With Laura Shane-McWhorter, PharmD, CDE, and Scott Isaacs, MD
If you are taking a dietary supplement—or several—you are in very good company. At least a third of Americans take what is known as MVMS, or multivitamin and mineral supplements, ranging from a daily multivitamin to green tea extract, fish oil, vitamin D, garcinia cambogia, and many others. And as you age, you’re more likely to seek out a supplement for whatever ails you.1
If you are trying to lose weight, manage your blood glucose, or improve your thyroid functioning, you may be tempted to turn to supplements to see if you avoid taking medication. Not so fast!
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Dietary supplements might seem safe but often offer a false sense of security or much worse.
Reaching for a supplement without knowing exactly what you are taking and before discussing it with your doctor is a big mistake, 2 according to Laura Shane-McWhorter, PharmD, BCPS, BC-ADM, FAADE, a professor emeritus at the University of Utah College of Pharmacy in Salt Lake City, and a certified diabetes educator.
She has done extensive research on supplements—the good, the not-so-good, and the dangerous—and presented her findings at AACE 2018, the 27th American Association of Clinical Endocrinologists Scientific and Clinical Congress in Boston, Massachusetts.2 EndocrineWeb asked her to share the most relevant information for those with diabetes, prediabetes, thyroid issues and weight struggles.
"One of the top 10 reasons for supplement use is weight loss," Dr. Shane-McWhorter says. And about one of three people who begin taking a supplement do so for better weight loss, she says, having been unsuccessful at other lifestyle changes so they turn to supplements, or return to them again hoping to shed unwanted weight.2
A variety of supplements that are promoted for weight control also claim to have benefits for diabetes control and thyroid health, she says.
Dr. Shane-McWhorter offers some guidance on the most popular dietary supplements:2
Alpha Lipoic Acid (ALA, or Thioctic Acid)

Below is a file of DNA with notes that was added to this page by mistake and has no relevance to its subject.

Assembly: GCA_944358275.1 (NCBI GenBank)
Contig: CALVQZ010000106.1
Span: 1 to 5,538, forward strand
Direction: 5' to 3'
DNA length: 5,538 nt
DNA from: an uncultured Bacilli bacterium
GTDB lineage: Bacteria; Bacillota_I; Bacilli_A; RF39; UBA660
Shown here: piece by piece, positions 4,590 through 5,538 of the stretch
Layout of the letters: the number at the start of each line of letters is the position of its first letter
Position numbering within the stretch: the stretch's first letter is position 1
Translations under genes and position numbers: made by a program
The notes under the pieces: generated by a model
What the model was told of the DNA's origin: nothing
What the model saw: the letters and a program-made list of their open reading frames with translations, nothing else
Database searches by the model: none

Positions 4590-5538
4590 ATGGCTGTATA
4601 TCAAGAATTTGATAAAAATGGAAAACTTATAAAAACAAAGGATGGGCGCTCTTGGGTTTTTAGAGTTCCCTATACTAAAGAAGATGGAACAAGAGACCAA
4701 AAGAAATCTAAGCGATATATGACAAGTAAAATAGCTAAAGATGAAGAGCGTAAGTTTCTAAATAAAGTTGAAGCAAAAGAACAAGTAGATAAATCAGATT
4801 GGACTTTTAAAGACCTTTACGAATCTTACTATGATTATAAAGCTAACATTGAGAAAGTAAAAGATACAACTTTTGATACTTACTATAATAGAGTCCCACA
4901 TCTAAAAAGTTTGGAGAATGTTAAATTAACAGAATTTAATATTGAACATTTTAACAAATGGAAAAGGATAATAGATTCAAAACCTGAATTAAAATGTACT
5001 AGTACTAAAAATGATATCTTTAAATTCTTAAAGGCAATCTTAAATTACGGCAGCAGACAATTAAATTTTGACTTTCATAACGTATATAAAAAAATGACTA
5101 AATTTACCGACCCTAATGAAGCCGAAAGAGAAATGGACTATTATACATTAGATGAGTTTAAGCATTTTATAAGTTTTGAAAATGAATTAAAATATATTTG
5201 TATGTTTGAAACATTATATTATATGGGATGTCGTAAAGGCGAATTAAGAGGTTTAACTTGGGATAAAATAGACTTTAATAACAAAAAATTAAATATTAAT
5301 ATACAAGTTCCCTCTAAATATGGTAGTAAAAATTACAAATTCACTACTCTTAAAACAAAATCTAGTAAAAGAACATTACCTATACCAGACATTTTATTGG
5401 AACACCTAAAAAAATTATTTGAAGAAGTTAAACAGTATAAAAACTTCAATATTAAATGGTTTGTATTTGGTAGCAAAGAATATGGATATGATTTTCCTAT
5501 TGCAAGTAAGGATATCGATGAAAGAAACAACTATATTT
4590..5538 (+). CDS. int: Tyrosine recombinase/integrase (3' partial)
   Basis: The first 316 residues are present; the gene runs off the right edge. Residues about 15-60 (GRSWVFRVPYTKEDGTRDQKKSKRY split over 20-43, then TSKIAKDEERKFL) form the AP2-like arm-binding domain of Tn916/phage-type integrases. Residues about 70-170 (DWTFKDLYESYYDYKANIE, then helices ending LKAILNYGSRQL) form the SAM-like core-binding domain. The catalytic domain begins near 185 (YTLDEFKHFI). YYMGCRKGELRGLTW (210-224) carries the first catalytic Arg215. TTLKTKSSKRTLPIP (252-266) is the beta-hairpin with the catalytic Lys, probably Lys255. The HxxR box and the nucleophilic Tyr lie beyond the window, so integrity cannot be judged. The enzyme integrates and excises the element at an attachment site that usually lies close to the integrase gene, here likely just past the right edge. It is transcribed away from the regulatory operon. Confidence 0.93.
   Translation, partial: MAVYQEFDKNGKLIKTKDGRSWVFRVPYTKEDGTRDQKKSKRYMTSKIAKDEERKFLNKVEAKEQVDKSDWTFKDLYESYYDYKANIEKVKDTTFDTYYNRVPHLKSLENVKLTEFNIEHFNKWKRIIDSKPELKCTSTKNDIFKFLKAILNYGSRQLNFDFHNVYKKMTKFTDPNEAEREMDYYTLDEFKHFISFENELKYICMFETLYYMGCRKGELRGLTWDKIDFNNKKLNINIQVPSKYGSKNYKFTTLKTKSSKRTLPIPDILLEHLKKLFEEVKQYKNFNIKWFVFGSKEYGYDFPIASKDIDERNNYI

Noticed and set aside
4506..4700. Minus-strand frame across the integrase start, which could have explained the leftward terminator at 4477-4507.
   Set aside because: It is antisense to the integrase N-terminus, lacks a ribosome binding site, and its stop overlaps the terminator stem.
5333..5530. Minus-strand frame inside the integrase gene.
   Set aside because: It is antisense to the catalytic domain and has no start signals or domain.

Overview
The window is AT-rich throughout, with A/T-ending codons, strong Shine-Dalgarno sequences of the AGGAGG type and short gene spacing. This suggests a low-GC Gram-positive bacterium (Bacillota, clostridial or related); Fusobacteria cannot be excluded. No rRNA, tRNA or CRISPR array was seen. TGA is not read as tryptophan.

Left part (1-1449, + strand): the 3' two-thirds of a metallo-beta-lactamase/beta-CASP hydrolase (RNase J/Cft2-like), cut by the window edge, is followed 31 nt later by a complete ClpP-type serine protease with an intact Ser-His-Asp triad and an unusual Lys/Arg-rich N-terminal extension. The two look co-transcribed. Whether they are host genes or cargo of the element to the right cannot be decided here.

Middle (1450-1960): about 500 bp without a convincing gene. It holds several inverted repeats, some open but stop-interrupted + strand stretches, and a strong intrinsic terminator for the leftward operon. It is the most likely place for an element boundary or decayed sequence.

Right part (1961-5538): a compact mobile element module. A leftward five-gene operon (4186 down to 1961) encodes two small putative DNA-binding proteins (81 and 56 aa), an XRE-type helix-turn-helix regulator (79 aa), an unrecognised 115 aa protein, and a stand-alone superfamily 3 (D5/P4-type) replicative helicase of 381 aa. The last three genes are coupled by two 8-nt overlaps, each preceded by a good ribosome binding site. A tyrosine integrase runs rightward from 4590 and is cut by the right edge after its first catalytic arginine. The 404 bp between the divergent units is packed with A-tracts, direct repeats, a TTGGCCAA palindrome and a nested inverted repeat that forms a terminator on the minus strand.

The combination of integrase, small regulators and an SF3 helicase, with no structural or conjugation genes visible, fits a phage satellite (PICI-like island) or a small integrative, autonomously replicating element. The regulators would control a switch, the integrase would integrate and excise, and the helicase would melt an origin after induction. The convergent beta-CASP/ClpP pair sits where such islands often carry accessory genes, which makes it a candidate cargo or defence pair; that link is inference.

Promoted to help peripheral neuropathy (the nerve pain that affects many people with diabetes), this supplement has been used for decades in Germany to reduce this type of pain, Dr. Shane-McWhorter says. Its impact on weight loss is under study with some promise of benefit. For example, in one study,3 people taking 1800 milligrams of ALA daily for 20 weeks lost about 4 pounds, while those taking a 1200-mg dose lost about 2.5, and those on placebo lost about 1.8 pounds.
However, the supplement can affect the production of thyroid hormones, so it’s important that your doctor monitor thyroid function levels while you are taking this supplement, she says, especially if you have a thyroid issue. More study is needed to confirm the weight loss benefits, and to see what happens in the longer term.
Flaxseed (Linum usitatissimum).
Weight loss is one of the intended uses for flaxseed, along with reducing blood cholesterol, blood pressure, and blood sugar, Dr. Shane-McWhorter told EndocrineWeb. The fiber it contributes makes you feel full so it may help some eat less and lose weight, she says. While some studies have found weight loss or other health benefits, there have been too few people studied to definitively know whether the results are good enough, she says.
If you take flaxseed, be aware of the potential risk for gastrointestinal side effects, she says. As for the daily dose, 10-30 g of soluble fiber taken two hours before a meal is often mentioned, but it’s best to run that by your doctor first make sure this doesn’t interfere with any other medications or health concerns.
For Dr. Oz fans, you’ll recognize this popular weight loss supplement. But Dr. Shane-McWhorter says caution is needed because "there are reports of liver toxicity, and while rare, it may occur in some people."
There is some research to suggest that this supplement may be helpful for weight loss, she says, but the among of loss is slight. In one review,4 the researchers found after evaluating 12 published studies that the supplement did produce weight loss, but only a small amount. For people taking garcinia cambogia for 2 to 12 weeks, those on the nutritional supplement lost about 2 pounds more than those taking a placebo.4 And, some people actually experienced a slight weight gain when taking this supplement, Dr. Shane-McWhorter says.
Be extra cautious if you are taking an antidepressant as this supplement could interfere with some of these drugs, leading to greater anxiety, she warns, and garcinia cambogia could interact with diabetes medicines, increasing the risk for hypoglycemia.
Green tea (Camellia sinensis)
Green tea has true antioxidant properties. It is also being promoted as a weight loss aid. It works, some advocates say, by increasing the amount of fat you burn but there is simply no science behind this claim. While green tea can be sipped as is, it is often combined with caffeine and garcinia cambogia, among other ingredients, to produce weight loss, Dr. Shane-McWhorter says.
In one study,5 researchers compared those who drank green tea with 625 mg catechins and 39 mg of caffeine with those taking the caffeine dose only. The combination group lost an average of nearly 5 pounds; the caffeine-only group a little over two pounds during the 12-week study.5, However, studies results are mixed with some studies showing benefit while others do not. And, she warns, there can be gastrointestinal discomfort, as well as a rise in blood pressure.1